Tellingly, von Neumann attributed their academic success to “a coincidence of some cultural factors” that created “a feeling of extreme insecurity in the individuals, and the necessity to produce the unusual or face extinction”. In other words, comments Bhattacharya, “their recognition that the tolerant climate of Hungary might change overnight” – as happened murderously in the White Terror of 1919–1921 – “propelled some to preternatural efforts to succeed”. Mathematics and physics were considered safe choices for Jews who wished to excel academically, because these subjects were viewed at that time as being relatively harmless and reasonably well rewarded. This is why the 1919 experimental proof of Einstein’s theory of general relativity was internationally honoured despite his Jewishness.
Both Einstein and von Neumann, who was 24 years his junior, settled at Princeton’s Institute for Advanced Study after it was established in 1930, and remained there until their deaths. But they responded to the place, and to America, in hugely polarized ways – as illustrated by von Neumann’s habit of playing German marching tunes at top volume on his office phonograph, provoking complaints from neighbouring offices, including Einstein’s. According to his friend Wigner, von Neumann “felt at home in America from the first day. He was a cheerful man, an optimist who loved money and believed firmly in human progress. Such men were far more common in the United States than in the Jewish circles of central Europe.”
A relative journey
Hence von Neumann’s emotional commitment to the atomic and hydrogen bombs and America’s Cold War against the Soviet Union – not to speak of his immunity to McCarthyite witch-hunts of Communist sympathizers. Einstein, by contrast, famously never felt at home in America, had little taste for money and deliberately avoided society in Princeton, including von Neumann’s splendid parties where guests were served by liveried footmen. Never a part of the Manhattan Project, Einstein instead suffered secret investigation by the FBI following his televised attack on the presidential decision to develop the hydrogen bomb in 1950. This revealing comparison deserves mention by Bhattacharya, who barely refers to Einstein in Princeton.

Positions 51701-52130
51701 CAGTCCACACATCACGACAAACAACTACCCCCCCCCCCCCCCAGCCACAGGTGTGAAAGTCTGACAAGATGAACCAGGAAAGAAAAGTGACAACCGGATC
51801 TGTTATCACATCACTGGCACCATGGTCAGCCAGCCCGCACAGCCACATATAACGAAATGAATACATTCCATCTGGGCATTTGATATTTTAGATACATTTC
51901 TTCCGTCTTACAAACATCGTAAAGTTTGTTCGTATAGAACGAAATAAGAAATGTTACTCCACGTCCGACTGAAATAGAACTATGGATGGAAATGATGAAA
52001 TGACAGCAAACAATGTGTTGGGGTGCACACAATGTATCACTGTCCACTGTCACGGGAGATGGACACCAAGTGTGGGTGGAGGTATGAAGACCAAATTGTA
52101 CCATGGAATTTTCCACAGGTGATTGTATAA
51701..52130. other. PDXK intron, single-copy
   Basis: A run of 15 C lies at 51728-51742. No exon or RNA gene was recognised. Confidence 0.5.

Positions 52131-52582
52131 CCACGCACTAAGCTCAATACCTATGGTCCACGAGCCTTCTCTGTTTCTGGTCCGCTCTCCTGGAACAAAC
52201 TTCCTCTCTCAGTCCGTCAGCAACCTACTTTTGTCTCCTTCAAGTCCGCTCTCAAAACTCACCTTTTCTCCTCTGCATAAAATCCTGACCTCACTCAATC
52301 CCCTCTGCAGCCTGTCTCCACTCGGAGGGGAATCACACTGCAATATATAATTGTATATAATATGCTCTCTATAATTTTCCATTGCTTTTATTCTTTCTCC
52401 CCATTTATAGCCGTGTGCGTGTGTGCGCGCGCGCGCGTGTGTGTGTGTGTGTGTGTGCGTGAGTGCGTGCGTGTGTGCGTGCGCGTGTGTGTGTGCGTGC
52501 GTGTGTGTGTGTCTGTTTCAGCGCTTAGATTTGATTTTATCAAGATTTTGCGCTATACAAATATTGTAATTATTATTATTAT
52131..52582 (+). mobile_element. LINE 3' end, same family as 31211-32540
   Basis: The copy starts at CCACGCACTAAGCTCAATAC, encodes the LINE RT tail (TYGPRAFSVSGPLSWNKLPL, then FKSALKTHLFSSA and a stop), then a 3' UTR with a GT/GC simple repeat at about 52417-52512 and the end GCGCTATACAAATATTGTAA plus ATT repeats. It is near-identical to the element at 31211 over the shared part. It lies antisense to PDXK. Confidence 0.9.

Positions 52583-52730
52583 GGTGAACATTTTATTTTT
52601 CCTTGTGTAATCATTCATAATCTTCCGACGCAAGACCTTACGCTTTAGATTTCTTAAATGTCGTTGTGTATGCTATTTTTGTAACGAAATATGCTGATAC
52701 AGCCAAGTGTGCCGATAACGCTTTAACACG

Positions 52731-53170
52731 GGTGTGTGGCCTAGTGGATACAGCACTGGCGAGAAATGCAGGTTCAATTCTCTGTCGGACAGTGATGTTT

The two of them agreed in at least one key respect beyond science, however: their loathing for Nazism, and its destruction of their earlier love of Europe. Einstein refused to visit the continent after 1933. Von Neumann returned in 1949, but wrote to his wife: “I feel the opposite of nostalgia for Europe, because every corner reminds me…of the world which is gone, and the ruins of which is no solace. My second reason for disliking Europe is the memory of my total disillusionment with human decency between 1933 and September 1938.”
Von Neumann accepted that there was no “complete recipe” for avoiding human extinction by technological means
Towards the end, as cancer got hold of him and just before he received in 1956 a Medal of Freedom from President Dwight Eisenhower for his technical contributions to national defence, von Neumann asked in an article in Fortune magazine, “Can we survive technology?” The article was naturally preoccupied with the destructive potential of more powerful weapons, faster computers and more rapid telecommunications. But it presciently noted the climatic impact of rising carbon-dioxide emissions, too. Von Neumann favoured introducing new geo-engineering technologies, which he thought would unite nations more than the threat of nuclear war. Yet he accepted that there was no “complete recipe” for avoiding human extinction by technological means. “We can specify only the human qualities required,” he wrote, “patience, flexibility, intelligence.”
- 2021 Allen Lane £20hb 368pp